[WATCH] Robert Arrigo accuses Abela of being ‘slow and weak’ in coronavirus response

Nationalist MP Robert Arrigo criticises the government’s response to the coronavirus pandemic, insisting that action should have been taken earlier

PN MP Robert Arrigo was a guest on tonight's Xtra
PN MP Robert Arrigo was a guest on tonight's Xtra

Schools should have closed two weeks ago, Nationalist MP Robert Arrigo said, accusing the Prime Minister of a “slow and weak” response to the coronavirus pandemic.

Arrigo also berated the government for not stopping all flights from Europe, rather than just those from Italy, in its initial response to the outbreak.

He insisted the healthcare system was not prepared for the outbreak.

“The government had two months forewarning and it was still unprepared… Prime Minister Robert Abela was slow and weak in his decision-making,” Arrigo said on TVM’s Xtra on Thursday night.

Economy Minister Silvio Schembri took umbrage at these comments, insisting the tough measures imposed over recent days showed that people’s health is the first priority.

He said a lot of hard work and thought went into each decision taken.

The government has closed all schools for a week, banned mass gatherings and curbed travel to Italy, Germany, France, Spain and Switzerland, among other measures.

Schembri said it was thanks to the government’s hard work in recent years that the country is in a strong position to handle the economic impact of the coronavirus.

“We may have been criticised for giving a lot of importance to the economy, but it is in situations like these that we realise how important it is to be prepared,” Schembri said.

Economy Minister Silvio Schembri
Economy Minister Silvio Schembri

“We were careful, and saved up money, and as a result, we have built a large enough cushion to be able to use those saved resources to assist businesses and help neutralise the oncoming economic blow as much as possible,” he added.

Paul Abela, president of the Chamber of SMEs, and David Xuereb, president of the Chamber of Commerce, also took part in the discussion.

Abela and Xuereb both stressed the importance of the government providing aid and support to those businesses that have been impacted by the coronavirus.

“We need to work with the government to look at each individual sector and implement measures,” Abela argued, noting that one cannot look the business sector as one entity.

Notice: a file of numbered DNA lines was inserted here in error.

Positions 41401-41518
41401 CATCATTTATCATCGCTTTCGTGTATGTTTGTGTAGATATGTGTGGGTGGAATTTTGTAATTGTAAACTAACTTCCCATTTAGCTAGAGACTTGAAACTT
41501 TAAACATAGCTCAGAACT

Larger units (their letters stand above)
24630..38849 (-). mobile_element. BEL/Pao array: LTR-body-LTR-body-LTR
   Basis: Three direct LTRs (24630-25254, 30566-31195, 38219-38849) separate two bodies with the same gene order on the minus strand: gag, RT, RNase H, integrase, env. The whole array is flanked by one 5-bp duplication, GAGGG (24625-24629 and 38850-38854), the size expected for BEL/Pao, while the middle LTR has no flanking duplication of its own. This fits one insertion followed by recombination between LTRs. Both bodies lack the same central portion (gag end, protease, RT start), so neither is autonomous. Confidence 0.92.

He said tourism and retail were among the worst hit.

“It is essential that the measures are implemented immediately. We cannot wait till next week because people are already suffering,” Abela said.

Xuereb agreed, stating that the primary concern at the moment is that of cash flow and the ability of businesses to survive until the worst of the crisis is over.

He said that after having helped contribute to Malta’s surpluses for the last few years, the government should now use some of those funds to support businesses in this time of need.

Arrigo also lent his voice to their arguments, declaring that for the third week running, the tourism industry had already experienced losses of more than €10 million in cancellations.

Schembri, on his end, reassured them that the government is already working to address the industry’s cash flow problems.

The minister refused to elaborate on the funds government will put aside for the handling of this pandemic, insisting that it is still too early to give an exact figure.

“It is premature to declare the exact figure that we will need,” Schembri said. “What I can reassure everyone with is that the country is in a good position, because we were diligent in the years before. We are in a situation where we will be able to provide all the support that is needed.”

Arrigo, however, insisted that the final sum will be around €750 million, with the Nationalist MP observing that, from a commercial standpoint, it will take at least six months for the impact of this crisis to abate.

The representatives from the business community concluded on a note of hope, with Xuereb stating that this is the ideal time for the country to stop and think about the road ahead once the virus is behind us.

Abela meanwhile, called for balance, noting that, while everyone should take all medical precautions and follow official advice, life should still go on.